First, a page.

About Witold Fitz-Simon
Nationally Certified Alexander Technique Teacher (AmSAT, ACAT)
Certified Yoga Instructor (Yoga Room Berkeley Advanced Studies Program, Integral Yoga)
WITOLD FITZ-SIMON has been teaching yoga since 2000. He is a certified yoga instructor at the 500-hour level as a graduate of the Yoga Room Berkeley’s Advanced Studies Program under Donald Moyer and Mary Lou Weprin. A nationally certified Alexander Technique teacher, he served as a faculty member at the American Center for the Alexander Technique’s teacher training program from 2016 until its closure in 2018, and has taught actors, athletes, writers, musicians, lawyers, yoga teachers, and knitters in his private practice in New York City since 2014. Witold combines his practice of yoga, Alexander Technique, embodied anatomy and developmental movement into a lively somatic approach to self-expression and the body.
“I believe a well-lived life is like a craft. We can learn techniques and skills of the craft from others, which then become ours to perfect and apply how we choose, either to model our lives on the paths of those who inspire us, or to discover our own path. I believe the fulfillment of a life well-lived comes not from what we achieve, but from the experience of the process of crafting it.
“My own path began in earnest in one of those life moments that embed themselves so vividly in your mind that it only takes a thought to transport yourself back there, even after decades. My college roommate, choreographer Reggie Wilson, and a friend who became my first yoga teacher, Colleen Winney, taught a six-week course at a spiritualist church in Chelsea one summer that combined African dance and Yoga. I remember vividly the excruciating pain I felt as I did my very first Triangle Pose. My whole body was on fire from the chest down. I had never experienced anything like it and, rather than be intimidated by it, I remember being fascinated. “There’s something in this,” I remember thinking, and was determined to know more.
“Yoga for me in those early years of my practice was a necessity. Without it, I don’t know what might have become of me. My job at the time in the entertainment business was incredibly stressful and I was desperate for relief, both physical and mental. Yoga combined meditation, which I had been struggling away at in a seated practice, with physical activity and, in the nineties, was still a counter-cultural endeavor. All of these gave me the feeling of doing something special for myself as a contrast to the grind of working at a New York talent agency.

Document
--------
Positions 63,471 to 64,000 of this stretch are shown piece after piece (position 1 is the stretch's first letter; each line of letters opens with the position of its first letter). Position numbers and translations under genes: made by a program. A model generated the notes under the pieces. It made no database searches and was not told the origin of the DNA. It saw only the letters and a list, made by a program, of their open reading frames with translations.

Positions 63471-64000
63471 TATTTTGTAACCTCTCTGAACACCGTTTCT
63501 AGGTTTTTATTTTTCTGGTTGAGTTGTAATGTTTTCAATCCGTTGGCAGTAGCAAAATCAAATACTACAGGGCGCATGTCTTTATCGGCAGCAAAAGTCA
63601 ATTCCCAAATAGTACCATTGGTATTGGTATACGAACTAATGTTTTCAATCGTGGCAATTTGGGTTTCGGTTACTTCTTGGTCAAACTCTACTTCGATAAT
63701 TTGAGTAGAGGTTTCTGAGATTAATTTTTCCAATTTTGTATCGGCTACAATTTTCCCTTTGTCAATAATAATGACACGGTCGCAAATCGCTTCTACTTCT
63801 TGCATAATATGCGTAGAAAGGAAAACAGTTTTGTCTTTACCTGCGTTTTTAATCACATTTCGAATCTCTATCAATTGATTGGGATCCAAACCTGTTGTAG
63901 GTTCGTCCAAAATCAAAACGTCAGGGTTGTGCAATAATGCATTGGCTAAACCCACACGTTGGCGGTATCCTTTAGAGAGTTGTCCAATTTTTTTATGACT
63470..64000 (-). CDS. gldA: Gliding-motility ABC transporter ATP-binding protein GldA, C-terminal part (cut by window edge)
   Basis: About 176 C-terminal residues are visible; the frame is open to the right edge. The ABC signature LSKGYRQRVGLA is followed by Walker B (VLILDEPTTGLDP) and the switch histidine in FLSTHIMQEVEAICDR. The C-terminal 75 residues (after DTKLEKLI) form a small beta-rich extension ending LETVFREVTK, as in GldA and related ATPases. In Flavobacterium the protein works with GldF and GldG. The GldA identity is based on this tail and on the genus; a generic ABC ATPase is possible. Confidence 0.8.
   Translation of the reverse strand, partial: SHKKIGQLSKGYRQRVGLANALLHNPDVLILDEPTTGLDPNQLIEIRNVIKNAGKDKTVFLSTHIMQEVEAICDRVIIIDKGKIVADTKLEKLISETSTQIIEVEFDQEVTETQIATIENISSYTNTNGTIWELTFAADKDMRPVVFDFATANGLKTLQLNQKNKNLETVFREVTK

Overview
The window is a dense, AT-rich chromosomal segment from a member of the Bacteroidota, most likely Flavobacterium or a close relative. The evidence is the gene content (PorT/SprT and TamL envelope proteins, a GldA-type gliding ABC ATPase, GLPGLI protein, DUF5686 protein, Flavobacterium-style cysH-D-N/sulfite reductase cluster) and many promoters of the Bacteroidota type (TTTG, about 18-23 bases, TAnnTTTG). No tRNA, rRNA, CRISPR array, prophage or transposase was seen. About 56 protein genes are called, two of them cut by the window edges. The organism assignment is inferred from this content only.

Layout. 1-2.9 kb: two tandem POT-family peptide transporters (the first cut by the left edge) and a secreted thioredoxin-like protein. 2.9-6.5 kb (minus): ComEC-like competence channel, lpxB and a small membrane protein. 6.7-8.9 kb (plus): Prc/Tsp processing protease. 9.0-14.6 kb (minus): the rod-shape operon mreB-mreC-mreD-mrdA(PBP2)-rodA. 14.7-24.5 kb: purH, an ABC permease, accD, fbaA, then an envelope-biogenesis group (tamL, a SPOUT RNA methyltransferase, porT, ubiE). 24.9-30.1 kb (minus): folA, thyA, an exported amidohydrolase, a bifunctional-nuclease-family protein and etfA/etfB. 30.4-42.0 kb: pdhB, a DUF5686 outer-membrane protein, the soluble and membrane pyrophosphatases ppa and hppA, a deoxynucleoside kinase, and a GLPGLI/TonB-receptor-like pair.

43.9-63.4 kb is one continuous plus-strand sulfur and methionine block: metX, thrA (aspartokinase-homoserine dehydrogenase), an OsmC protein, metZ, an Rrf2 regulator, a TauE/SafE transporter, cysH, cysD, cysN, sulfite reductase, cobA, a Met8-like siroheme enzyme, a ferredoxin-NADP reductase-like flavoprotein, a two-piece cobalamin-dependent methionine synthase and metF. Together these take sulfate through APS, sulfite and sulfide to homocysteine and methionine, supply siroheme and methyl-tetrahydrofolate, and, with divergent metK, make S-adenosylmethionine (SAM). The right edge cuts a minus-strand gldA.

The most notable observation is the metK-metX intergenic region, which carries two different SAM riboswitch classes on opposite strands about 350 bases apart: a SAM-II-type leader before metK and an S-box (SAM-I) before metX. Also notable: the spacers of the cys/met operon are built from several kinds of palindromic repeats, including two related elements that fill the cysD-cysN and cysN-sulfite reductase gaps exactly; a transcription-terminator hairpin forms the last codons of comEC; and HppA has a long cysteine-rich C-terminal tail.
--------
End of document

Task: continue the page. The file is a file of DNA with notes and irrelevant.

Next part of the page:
“I came to the Alexander Technique also out of necessity. In my forties, I found that yoga wasn’t enough to keep my body healthy. My early years of stressful working conditions followed by a decade of pushing and striving in my yoga practice had left me with sacroiliac problems that gave me recurring back pain, and yoga was no longer able to help me. In fact, my back pain had become so intense that, for several years, the only yoga I was able to do was a small handful of standing poses. Anything more challenging would throw my back out. The Alexander Technique enabled me to strengthen my back and reclaim my yoga practice, enabling me to become stronger and more flexible in middle age than I had ever been when I was younger.
“My principal way of learning is teaching. Organizing something in my mind well enough to be able to bring it to life for another person helps me integrate it. Over the years I’ve become: a yoga teacher, certified as a graduate of the Yoga Room, Berkeley’s Advanced Studies Program under Donald Moyer and Mary Lou Weprin; an Alexander Technique teacher, trained at the American Center for the Alexander Technique (ACAT) and nationally certified by the American Society for the Alexander Technique (AmSAT); and an anatomy teacher, bringing embodied anatomy and developmental movement to my students. The Craft of Living website and blog is my latest way of integrating the different aspects of my practice into a unified exploration of mind, body and being, accessible to everyone.”